Rhode Island's General Treasurer Gina Raimondo is easily my nominee for the "Little Engine That Could" award.
Her politically courageous efforts to reform her state's broken and dramatically underfunded $14.8 billion public pension system are a high-stakes, against-the-odds example of lofty political leadership that deserves accolades. And if she succeeds, then a road map of acute sensitivity and wise choices will exist for every other Treasurer in the Union to follow.
Here are the facts -- and sobering ones they are.
Rhode Island's state pension fund now consumes 10% of every state tax dollar, and this figure is currently projected to double within just the next few years. In addition, there at least 155 (!!) municipal pension plans in Rhode Island outside the state system that are in the same dire straits. As Treasurer Raimondo recently said in describing her challenge, "Either the pension fund runs out of money or cities go bankrupt." The small town of Central Falls, north of Providence, already has failed financially.
And the root problem? Until just this year, Rhode Island calculated its pension number by assuming an average annual rate of return on its investments of 8.25% -- in fact, for the last decade its actual average return on investment was only about 2.40%. And in each of the last 10 years the state's fund paid more money to retirees than the fund collected from state employees and taxpayers combined. The same can be said of most of the many municipal funds and their towns' employees and taxpayers.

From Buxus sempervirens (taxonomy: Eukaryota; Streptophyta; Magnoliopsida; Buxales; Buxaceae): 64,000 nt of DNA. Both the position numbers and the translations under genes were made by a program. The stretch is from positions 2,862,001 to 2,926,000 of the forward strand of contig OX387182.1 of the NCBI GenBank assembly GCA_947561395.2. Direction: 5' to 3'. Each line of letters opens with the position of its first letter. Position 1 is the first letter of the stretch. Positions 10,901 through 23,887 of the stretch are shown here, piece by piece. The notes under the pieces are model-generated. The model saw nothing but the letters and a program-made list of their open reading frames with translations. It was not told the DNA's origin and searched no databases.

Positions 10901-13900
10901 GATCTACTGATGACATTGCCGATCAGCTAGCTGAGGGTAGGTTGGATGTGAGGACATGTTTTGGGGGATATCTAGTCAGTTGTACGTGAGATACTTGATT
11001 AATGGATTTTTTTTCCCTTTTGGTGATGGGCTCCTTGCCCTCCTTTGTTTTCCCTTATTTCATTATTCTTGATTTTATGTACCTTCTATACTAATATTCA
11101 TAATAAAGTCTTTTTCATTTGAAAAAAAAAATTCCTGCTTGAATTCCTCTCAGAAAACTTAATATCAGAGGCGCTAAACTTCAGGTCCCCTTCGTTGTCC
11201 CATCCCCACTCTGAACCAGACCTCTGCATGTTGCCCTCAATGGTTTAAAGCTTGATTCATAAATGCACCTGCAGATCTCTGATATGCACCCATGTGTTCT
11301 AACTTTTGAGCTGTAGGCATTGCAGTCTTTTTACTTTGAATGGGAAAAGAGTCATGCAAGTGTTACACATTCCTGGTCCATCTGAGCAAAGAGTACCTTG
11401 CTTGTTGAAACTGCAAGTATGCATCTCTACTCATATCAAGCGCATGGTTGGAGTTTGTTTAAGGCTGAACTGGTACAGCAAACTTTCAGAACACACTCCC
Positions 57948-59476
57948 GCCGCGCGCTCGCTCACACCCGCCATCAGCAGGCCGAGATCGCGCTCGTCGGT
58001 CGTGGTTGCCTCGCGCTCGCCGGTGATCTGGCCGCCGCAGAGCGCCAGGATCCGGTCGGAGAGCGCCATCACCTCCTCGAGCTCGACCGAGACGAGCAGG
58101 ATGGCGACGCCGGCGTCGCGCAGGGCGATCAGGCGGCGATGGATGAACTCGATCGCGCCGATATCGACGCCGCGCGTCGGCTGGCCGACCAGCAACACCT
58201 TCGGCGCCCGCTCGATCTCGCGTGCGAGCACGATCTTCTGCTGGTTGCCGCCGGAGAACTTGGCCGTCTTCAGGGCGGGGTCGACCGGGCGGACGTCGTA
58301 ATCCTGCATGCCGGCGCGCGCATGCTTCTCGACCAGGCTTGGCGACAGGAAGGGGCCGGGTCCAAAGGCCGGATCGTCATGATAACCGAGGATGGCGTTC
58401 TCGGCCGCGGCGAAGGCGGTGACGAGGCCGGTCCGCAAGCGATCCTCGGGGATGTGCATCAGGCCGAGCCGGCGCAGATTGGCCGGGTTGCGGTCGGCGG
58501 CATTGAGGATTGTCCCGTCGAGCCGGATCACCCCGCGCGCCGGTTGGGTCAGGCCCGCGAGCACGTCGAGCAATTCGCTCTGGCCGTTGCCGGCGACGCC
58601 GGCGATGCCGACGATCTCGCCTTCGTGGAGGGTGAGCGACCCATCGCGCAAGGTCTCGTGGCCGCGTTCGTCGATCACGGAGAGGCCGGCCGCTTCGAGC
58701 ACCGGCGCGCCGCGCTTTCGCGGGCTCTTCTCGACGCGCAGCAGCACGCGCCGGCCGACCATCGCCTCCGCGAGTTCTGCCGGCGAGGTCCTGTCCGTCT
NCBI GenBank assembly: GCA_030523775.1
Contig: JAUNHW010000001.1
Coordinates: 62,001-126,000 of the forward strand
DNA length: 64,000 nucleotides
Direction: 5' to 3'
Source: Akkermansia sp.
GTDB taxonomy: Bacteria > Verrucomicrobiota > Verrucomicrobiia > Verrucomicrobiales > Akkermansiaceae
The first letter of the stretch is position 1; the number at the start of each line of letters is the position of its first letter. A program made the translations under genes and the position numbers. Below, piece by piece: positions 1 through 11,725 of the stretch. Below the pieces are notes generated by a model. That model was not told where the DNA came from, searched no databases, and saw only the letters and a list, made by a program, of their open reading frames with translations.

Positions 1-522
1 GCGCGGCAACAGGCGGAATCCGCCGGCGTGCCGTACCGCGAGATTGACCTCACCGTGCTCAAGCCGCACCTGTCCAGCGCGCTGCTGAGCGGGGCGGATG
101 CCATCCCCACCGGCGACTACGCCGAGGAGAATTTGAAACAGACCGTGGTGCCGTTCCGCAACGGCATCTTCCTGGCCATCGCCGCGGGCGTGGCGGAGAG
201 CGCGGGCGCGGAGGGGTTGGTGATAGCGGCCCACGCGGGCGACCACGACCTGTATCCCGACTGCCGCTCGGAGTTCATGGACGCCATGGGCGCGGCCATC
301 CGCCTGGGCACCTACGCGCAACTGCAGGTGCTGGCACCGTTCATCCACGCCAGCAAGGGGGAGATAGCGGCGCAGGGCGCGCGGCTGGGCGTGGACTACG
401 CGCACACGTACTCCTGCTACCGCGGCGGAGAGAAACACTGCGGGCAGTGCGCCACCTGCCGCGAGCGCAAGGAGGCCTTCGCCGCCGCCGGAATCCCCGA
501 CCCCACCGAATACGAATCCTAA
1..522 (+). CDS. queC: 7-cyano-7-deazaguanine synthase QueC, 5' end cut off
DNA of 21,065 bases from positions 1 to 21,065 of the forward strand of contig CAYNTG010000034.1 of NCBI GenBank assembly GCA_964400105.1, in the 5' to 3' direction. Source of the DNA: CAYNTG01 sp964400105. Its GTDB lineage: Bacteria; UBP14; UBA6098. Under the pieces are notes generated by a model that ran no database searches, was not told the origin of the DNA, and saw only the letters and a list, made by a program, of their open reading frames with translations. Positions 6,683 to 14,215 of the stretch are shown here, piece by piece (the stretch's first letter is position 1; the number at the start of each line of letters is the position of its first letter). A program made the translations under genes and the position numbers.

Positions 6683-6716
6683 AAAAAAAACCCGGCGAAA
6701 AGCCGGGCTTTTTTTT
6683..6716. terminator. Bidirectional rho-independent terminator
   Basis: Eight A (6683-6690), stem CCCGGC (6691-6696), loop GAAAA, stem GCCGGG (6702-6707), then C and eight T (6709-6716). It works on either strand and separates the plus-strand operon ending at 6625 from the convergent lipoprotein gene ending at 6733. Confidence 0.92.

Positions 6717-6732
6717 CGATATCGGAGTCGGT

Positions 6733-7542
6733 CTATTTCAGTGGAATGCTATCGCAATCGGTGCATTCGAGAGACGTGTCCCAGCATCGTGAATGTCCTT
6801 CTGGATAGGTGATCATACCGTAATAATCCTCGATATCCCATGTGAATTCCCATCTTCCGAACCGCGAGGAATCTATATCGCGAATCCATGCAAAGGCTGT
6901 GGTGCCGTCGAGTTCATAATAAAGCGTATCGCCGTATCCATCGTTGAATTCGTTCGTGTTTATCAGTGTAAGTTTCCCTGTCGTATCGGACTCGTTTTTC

Rhode Island is a microcosm of what's wrong with the country's $3 trillion worth of public pensions plans in the aggregate, and it's truly the 'canary in the (national pension crisis) coal mine'. The state -- just like 49 other states -- made promises it didn't sufficiently fund along the way and now can't keep. That bill has come due, so to speak, and as Treasurer Raimondo describes, the state is being forced to choose among the state reneging on both past and future promises to workers, undermining its future by cutting back on investing in everything from schools to green energy to health care, or, even though in the midst of an ongoing recession, raising revenues through large tax increases.
I have met with Treasurer Raimondo, and few in the country seem as capable intellectually and policy-wise of sensitively and fairly cutting this Gordian Knot. And it took great political courage for her to step into this breach, courage of the sort we need to see more of in every State Capitol.
I particularly applaud Ms. Raimondo's outspokenness and transparency as she balances between keeping as many of the state's promises as she can while preserving the state's ability to serve its people and invest in its future. Too many other officeholders -- in Ohio and Wisconsin, just to name two states -- are using their state pension problems as an excuse to eviscerate the status and compensation of public employees and take away their rights to fair bargaining.